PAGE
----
Unformatted text preview: a. Assume that the doctor is also informed about the frequencies of h 1 , h 2 , h 3 . In other words, he knows the prior probabilities q j := P ( h j ), j = 1, 2, 3. As we know, the MAP hypothesis has the best chance to hit the target hypothesis. How large is f in case q 1 = q 2 = q 3 = 1/3? b. Due to an epidemy of h 3 , the frequencies (priors) suddenly changed into q 1 = q 2 = 0.1 and q 3 = 0.8. What is f now, if the MAP hypothesis is used as preliminary diagnosis? c. Can you make a correct preliminary diagnosis with probability 0.45, even if you are completely ignorant of prior probabilities? (Hint: A purely random guess would succeed with probability 0.33. Using the table of the P ( D i  h j ), it should be possible to improve upon this trivial strategy.) Compare the result to (a)....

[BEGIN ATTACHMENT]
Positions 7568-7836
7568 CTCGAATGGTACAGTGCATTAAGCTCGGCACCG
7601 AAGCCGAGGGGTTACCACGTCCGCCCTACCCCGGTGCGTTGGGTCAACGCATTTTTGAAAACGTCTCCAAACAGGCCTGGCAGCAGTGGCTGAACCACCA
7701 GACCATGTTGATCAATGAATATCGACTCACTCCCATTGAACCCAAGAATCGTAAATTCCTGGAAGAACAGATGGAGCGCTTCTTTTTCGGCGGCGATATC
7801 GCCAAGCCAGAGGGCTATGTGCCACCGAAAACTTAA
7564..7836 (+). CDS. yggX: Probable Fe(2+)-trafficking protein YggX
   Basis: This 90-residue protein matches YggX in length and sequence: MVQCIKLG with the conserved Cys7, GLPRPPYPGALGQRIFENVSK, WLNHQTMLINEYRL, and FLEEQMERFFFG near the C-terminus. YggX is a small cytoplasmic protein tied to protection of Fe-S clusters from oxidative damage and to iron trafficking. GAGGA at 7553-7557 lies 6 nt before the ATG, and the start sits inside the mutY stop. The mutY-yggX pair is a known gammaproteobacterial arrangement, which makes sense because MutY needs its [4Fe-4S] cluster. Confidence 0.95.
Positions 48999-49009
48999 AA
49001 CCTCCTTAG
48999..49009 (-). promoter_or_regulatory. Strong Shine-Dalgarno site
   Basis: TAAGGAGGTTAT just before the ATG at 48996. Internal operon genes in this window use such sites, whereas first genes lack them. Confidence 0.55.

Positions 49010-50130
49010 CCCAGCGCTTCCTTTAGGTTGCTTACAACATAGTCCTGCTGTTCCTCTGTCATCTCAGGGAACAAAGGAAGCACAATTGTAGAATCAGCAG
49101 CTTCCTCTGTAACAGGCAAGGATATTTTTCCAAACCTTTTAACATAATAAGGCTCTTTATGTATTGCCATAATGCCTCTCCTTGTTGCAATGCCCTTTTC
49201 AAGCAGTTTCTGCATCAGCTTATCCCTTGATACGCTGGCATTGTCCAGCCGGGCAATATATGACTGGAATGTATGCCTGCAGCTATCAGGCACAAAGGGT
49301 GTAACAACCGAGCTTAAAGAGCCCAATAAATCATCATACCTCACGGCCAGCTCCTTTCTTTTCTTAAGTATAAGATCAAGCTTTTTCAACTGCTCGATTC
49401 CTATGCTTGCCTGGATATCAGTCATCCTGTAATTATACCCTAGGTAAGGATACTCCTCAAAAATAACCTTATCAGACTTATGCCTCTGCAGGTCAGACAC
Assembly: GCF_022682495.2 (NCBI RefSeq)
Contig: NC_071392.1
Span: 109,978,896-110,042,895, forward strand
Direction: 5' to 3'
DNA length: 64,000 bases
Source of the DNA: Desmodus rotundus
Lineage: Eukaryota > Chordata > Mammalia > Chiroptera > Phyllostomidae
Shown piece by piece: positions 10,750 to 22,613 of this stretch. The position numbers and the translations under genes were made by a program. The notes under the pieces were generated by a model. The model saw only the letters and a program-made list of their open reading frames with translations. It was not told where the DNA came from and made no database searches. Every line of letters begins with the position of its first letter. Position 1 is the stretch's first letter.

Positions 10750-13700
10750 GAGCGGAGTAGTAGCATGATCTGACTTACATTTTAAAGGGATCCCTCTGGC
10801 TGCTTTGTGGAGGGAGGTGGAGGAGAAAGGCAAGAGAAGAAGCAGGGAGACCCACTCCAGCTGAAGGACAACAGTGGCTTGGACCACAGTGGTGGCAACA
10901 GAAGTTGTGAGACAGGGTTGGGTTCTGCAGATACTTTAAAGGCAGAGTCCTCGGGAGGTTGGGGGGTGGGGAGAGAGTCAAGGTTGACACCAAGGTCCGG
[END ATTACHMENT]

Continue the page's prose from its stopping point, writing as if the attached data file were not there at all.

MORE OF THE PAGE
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This note was uploaded on 02/01/2010 for the course CS 165B taught by Professor Tsmith during the Winter '10 term at UCSB.
 Winter '10
 TSmith
 Machine Learning

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